Top 7 Awesome Organizations Protecting the Oceans from Plastic Pollution

Top 7 Awesome Organizations Protecting the Oceans from Plastic Pollution

Plastic pollution in our oceans is a global problem. We know that this will continue to be a problem for years to come, but there are things we can do now that will make a difference one day at a time. These incredible organizations are working hard to conserve our planet’s oceans by working toward reducing plastic usage and waste, cleaning up the garbage in our oceans, and educating people on the importance of caring for oceanic ecosystems. These are all great places to start if you’re interested in getting involved with advocacy and collaboration surrounding plastic pollution and keeping our oceans clean for future generations.

Natural Resources Defense Council 

The Natural Resource Defense Council (NRDC) is working toward protecting seas and oceans from pollution and exploitation. Through legislative action, they create opportunities to reduce overfishing, protect coastal communities from offshore drilling, and work to improve the standard of global ocean stewardship. They believe in uniting everyone around the singular goal of protecting and conserving the planet that we all rely on. 

Project AWARE

Project AWARE is a coalition of individuals, government agencies, NGOs, and businesses who work together to advocate for the prevention and reduction of marine debris. They sponsor the Dive Against Debris, a program where scuba divers use their time and skills to clean up the garbage polluting our oceans and report on the types, quantity, and location of the materials they find. 

Bahamas Plastic Movement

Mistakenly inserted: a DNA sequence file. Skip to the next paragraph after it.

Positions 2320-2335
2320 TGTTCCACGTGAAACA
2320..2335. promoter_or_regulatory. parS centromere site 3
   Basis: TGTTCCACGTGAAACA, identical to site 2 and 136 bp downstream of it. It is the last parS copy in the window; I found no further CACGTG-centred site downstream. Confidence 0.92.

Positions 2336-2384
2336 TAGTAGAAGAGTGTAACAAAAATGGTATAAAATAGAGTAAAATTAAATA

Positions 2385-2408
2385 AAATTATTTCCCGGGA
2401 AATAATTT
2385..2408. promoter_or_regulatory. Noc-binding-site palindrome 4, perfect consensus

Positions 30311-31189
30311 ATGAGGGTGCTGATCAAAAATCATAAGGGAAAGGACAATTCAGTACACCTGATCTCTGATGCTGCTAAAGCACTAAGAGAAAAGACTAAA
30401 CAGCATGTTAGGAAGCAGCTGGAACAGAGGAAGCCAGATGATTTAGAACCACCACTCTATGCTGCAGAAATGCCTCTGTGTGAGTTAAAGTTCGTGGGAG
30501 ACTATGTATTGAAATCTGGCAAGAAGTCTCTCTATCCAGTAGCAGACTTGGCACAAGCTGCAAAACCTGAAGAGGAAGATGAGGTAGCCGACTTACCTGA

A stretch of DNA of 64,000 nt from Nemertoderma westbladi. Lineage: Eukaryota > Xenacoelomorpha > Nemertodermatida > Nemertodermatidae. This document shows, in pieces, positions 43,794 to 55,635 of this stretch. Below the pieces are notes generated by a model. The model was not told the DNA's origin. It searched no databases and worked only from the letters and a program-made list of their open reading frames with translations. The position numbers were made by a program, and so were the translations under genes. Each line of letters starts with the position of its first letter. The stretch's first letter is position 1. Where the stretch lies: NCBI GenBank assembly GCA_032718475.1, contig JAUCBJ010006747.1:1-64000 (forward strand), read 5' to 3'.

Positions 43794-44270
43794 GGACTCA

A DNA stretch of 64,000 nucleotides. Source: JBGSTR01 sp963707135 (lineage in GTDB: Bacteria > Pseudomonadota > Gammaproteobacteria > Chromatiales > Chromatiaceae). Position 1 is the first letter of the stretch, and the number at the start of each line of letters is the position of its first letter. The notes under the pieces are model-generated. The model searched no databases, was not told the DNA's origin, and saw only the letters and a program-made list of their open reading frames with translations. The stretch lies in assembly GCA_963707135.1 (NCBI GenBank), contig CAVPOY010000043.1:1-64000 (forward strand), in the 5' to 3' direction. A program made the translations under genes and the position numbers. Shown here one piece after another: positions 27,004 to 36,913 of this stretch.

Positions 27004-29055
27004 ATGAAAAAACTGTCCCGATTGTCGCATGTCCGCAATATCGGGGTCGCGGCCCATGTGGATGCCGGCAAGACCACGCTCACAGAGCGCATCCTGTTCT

After studying the Western Garbage Patch in the Pacific Ocean, Kristal Ambrose was inspired to start the Bahamas Plastic Movement (BHM). BHM is working to educate people about the dangers of plastic pollution and motivate them to take action by preventing plastic pollution and cleaning it up. They host camps for kids, beach clean-up days, and educational classes that help keep the Bahamas beautiful. 

Surfrider Foundation

Dedicated to protecting the world’s oceans and beaches, the Surfrider foundation fights to reduce plastic pollution, ocean protection, beach access, coastal preservation, and cleaner water. They set up local clubs and chapters all over the U.S. that people can join to clean up beaches, advocate for policy and legislation change, and educate their communities on conserving the world’s water. 

Take 3

This global initiative believes in the power of everyone doing their small part to make a big difference. They are working to educate people about plastic pollution and advocate for people to take at least three pieces of garbage with them when they leave the beach, a waterway, or anywhere they go to reduce the amount of plastic and garbage pollution in the world.